Osteoporosis is the most common bone disease, characterized by the weakening of bone tissue. The high prevalence of bone density loss and the devastation of its consequences has driven a search for treatments and prevention methods. But this also caused several myths to emerge too. It is important to separate the facts from fiction so you can promote bone strength and keep moving year-round.
Myth 1: Osteoporosis Only Affects Women
Osteoporosis can affect anyone because the risk of bone density loss increases with age in both men and women. After age 50, bone breakdown occurs at a faster rate than bone formation, and bone loss often accelerates.
Typically, men in their 50s do not experience the same rapid bone density loss that women do in the years following menopause, but after the age of 65, bone mass is lost at the same rate for both. The absorption of calcium also begins to decrease with age in both sexes.
Calzbone®, a patented form of Cissus quadrangularis, helps to direct proper calcium utilization, making it a natural preventative measure to reduce the risk of osteoporosis and support overall bone health.
Myth 2: Osteoporosis Only Affects The Elderly
Bone breakdown occurs at a faster rate than bone formation during the aging process, making age a major risk factor for osteoporosis because. Most people reach their peak bone mass around age 30, and after this the body replaces about as much bone as it loses.
After the age of 40, new bone formation is greatly reduced, which causes the bones to become thinner and weaker, increasing the risk of osteoporosis. The more bone mass you have at your peak, the lower your risk of developing osteoporosis. It is easier to prevent the deterioration of bone health than building new bone.
Powerful ingredients like MenaQ7 will help you take a proactive approach to bone care and promote bone strength as you age. This clinically studied form of vitamin K2 helps supply bone cells with the necessary nutrients to make the protein required for bone formation and encourages proper utilization of calcium.
Myth 3: Low Calcium Causes Poor Bone Health
It is true that calcium is important for bone health, but there is more to the story. Optimal bone health relies on a variety of nutrients in addition to calcium such as vitamin K, magnesium, phosphorus, potassium, and B vitamins. Vitamin D also helps support your bones by promoting efficient absorption of calcium.
Calcium and its relation to bone metabolism is a complex process involving all of these nutrients as well as the parathyroid gland, kidneys, liver, and obviously bones. Therefore, incorporating a nutrient-rich diet, regular exercise, and healthy lifestyle choices into your daily routine is the best plan for optimal bone health.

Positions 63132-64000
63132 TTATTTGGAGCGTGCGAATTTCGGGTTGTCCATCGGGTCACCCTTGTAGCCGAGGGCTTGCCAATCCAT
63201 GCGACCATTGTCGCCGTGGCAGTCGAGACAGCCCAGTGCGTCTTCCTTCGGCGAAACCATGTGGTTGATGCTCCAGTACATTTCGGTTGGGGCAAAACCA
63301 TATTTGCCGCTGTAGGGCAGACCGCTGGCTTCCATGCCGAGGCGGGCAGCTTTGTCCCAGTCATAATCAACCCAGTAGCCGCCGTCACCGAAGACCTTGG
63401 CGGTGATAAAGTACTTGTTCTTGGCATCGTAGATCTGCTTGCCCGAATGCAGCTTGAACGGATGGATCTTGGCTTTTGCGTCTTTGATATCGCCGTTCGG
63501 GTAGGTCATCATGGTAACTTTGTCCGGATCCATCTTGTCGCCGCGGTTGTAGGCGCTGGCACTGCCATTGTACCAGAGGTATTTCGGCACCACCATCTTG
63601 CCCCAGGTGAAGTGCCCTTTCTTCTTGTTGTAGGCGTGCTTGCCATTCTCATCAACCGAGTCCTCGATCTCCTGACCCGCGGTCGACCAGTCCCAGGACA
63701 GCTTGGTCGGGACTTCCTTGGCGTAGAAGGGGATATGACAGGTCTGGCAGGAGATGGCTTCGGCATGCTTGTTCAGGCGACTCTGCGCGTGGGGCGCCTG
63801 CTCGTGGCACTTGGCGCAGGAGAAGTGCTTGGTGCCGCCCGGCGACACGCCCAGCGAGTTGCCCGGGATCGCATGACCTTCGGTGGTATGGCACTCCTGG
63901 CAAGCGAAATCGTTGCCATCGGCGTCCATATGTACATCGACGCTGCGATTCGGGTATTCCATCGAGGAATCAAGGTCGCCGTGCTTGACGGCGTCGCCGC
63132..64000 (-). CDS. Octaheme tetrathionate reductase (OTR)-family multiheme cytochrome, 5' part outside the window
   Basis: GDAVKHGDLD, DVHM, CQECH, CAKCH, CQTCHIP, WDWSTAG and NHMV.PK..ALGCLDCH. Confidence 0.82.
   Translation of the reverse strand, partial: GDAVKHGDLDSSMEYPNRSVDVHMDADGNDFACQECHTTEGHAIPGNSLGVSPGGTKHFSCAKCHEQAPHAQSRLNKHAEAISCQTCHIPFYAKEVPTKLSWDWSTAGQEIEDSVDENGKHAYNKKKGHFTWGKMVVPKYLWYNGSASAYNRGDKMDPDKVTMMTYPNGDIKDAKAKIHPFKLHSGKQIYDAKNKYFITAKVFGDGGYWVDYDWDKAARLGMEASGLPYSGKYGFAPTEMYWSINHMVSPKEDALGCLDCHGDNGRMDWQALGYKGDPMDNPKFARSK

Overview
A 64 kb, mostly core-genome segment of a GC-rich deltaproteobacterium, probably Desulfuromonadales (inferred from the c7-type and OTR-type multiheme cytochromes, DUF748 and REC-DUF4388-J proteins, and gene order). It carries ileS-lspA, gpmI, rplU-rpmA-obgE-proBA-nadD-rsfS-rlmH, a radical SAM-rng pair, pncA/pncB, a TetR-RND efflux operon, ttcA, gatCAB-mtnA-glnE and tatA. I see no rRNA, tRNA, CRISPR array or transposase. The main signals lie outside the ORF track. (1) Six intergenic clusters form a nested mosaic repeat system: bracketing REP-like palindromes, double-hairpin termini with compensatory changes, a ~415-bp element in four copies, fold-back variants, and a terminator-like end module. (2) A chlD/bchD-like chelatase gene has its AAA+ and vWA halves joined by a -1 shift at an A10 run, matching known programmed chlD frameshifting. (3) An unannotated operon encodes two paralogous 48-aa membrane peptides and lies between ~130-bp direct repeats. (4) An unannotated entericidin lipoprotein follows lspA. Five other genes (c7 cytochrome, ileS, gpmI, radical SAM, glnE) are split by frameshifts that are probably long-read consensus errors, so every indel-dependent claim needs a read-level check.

What matters most when it comes to calcium is quality, and calcium hydroxyapatite is an easily absorbable, naturally occurring, whole mineral form of calcium. This form of calcium is the same substance on which bone cells build bone and when paired with vitamin D3, your bones can achieve optimal peak bone mass more than calcium supplementation alone.
Myth 4: Exercise Is Bad For Osteoporosis
While certain exercises can worsen osteoarthritis symptoms, regular low-impact activity is an important part of any healthy lifestyle and can help maintain bone density. When you exercise, your bones are stimulated to produce new tissue and you can strengthen muscles to promote balance and stability, reducing the risk of falls and broken bones.
Weight-bearing exercises are best for maintaining and building bone especially when combined with regular consumption of bone-healthy nutrients. Vitamin D3 can help maintain calcium and phosphorus levels while vitamin K2 encourages the body to properly utilize calcium to build healthy bone tissue.
Myth 5: There Are No Symptoms of Bone Loss
Osteoporosis is generally a silent disease, and many people do not realize they have the disease until after a fall and fracture. However, there are some warning signs you can look out for. Early signs can include losing height, stooped posture, sudden back or bone pain, and brittle nails.
Because symptoms are not always there, proactive care is important in maintaining bone strength. Choose a healthful lifestyle that includes a balanced diet, regular exercise, and certain natural ingredients for well-rounded bone health support.
Knowledge is power, and differentiating fact from fiction gives you the power to take care of your bones. You can’t stop the aging process or its influence on bone health, but with preventative care, you can maintain optimal bone density at any age. Armed with the facts and joint-supporting nutrients, you can take on aging and bone health with confidence.